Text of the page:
- Toxoplasma: This parasite can come from both undercooked contaminated meats as well as raw produce that has been infected and not adequately cleaned before consumption.
- Anisakis: This worm can be found in sushi or sashimi that was not prepared properly. Undercooked marine fish (e.g. cod, flounder, haddock, Pacific salmon) and squid are the usual culprits.
- Phocanema: Like anisakis, these parasites are also transmitted to humans through raw or undercooked marine fish.
- Clonorchis and Paragonimus: Sometimes called flukes, these parasites originate from freshwater fish and crustaceans that have not been cleaned or cooked adequately.
- Cryptosporidium: This parasite infects humans who consume unpasteurized cider and milk, and raw or undercooked shellfish.
What are the symptoms of food-borne illness caused by a parasite?
If you have a parasitic infection, you may exhibit no symptoms, or mild ones. Your symptoms will depend on the type of parasite that’s making you sick. Some of these symptoms include:
- lack of appetite and weight loss
- abdominal pain and bloating
- weight loss
- fatigue and general weakness
Sometimes, parasites can even cause death to the people they’ve infected.
Parasites can be extremely difficult to get rid of once they’re in your body, so prevention is key.
How can I prevent food-borne parasitic infections?
Most instances of food-borne illness are caused by poor hygiene, ineffective cleaning and sanitizing and inadequate time and temperature control.
As many parasites are transferred in unsanitary conditions along the supply chain, if you work in a food business, you need to ensure you only accept foods from reputable suppliers — especially high-risk or potentially hazardous foods such as raw fish and shellfish, fresh pork or beef. Check these foods thoroughly before accepting them. With fish, touch it and smell it. It should not have a strong fishy odour, and it should be firm and springy to the touch.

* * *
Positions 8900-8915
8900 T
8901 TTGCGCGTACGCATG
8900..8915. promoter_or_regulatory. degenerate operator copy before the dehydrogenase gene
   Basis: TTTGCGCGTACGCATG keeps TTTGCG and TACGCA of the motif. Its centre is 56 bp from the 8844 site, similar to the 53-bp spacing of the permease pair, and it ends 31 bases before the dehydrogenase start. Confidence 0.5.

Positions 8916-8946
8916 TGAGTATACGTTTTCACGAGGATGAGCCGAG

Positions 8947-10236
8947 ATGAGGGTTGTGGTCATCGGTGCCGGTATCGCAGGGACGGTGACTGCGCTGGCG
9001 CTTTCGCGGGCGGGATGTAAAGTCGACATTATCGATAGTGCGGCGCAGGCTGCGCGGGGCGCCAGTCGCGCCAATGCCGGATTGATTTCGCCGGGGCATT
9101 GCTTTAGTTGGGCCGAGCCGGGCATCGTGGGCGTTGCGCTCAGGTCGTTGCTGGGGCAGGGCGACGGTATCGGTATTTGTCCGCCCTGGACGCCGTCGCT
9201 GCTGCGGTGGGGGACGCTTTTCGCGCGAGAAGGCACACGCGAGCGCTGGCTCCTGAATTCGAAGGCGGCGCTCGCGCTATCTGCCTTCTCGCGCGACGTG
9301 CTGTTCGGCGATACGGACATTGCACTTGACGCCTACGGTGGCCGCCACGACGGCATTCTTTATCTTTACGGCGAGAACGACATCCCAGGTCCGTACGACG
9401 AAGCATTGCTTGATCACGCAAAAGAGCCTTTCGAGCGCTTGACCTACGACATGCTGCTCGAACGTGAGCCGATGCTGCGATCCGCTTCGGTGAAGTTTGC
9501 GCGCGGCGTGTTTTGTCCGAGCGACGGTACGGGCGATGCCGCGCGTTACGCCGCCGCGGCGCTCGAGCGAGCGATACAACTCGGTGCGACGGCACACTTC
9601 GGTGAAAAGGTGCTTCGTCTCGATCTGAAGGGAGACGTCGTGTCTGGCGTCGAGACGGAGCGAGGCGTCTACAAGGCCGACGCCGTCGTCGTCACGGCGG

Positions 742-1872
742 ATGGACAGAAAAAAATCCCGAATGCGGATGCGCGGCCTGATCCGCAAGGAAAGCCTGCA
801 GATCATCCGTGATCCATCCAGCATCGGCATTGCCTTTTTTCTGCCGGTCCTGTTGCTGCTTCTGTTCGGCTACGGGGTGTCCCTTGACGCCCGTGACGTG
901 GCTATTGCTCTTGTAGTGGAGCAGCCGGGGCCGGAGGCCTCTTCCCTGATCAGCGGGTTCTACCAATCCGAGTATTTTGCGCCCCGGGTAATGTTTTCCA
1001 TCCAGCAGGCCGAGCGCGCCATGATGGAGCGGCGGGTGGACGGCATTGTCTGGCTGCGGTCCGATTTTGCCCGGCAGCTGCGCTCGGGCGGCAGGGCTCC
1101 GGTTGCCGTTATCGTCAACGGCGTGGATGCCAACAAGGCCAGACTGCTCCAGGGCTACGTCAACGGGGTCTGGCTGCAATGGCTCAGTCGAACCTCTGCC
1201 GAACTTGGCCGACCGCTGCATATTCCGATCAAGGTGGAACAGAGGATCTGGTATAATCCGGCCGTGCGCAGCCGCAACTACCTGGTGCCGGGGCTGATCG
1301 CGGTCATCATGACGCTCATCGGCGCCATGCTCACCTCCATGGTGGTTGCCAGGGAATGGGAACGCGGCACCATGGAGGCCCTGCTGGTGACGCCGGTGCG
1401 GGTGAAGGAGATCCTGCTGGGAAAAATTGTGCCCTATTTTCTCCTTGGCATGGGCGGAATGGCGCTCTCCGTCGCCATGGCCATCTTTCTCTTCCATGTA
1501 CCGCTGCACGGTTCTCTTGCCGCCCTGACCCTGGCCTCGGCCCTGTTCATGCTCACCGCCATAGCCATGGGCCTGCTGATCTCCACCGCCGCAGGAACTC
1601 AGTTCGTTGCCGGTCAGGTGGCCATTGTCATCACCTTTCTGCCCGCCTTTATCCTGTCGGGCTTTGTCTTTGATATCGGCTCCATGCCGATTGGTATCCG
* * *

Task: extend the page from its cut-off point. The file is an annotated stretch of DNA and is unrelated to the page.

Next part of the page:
Most parasites can be killed with thorough cooking processes — as a general rule, food must be cooked to a temperature of 74°C / 165°F or above (82°C / 180°F or higher in Manitoba). Remember to follow the safe food cooking temperatures of potentially hazardous foods! When it comes to sushi or sashimi, strict time and temperature controls must be maintained to ensure safety.
And the most effective way to prevent parasites? Wash, wash, wash your hands! The importance of proper hand washing cannot be overstated. Ensure all Food Handlers wash their hands, especially after using the washroom, for at least 20 seconds in hot water using liquid soap.
Preventing every food-borne illness — not just parasitic infections — and keeping customers safe should be the top priority for anyone who works in the food service industry.
In most provinces and territories in Canada, food businesses are required by law to have a certain number of staff members who have completed a government-approved food handler course, such as the Canadian Institute of Food Safety (CIFS) Food Handler Certification Course. Our comprehensive course covers everything you need to know about food-borne illness, including how to prevent biological contamination from food-borne pathogens such as parasites. Contact CIFS to enroll!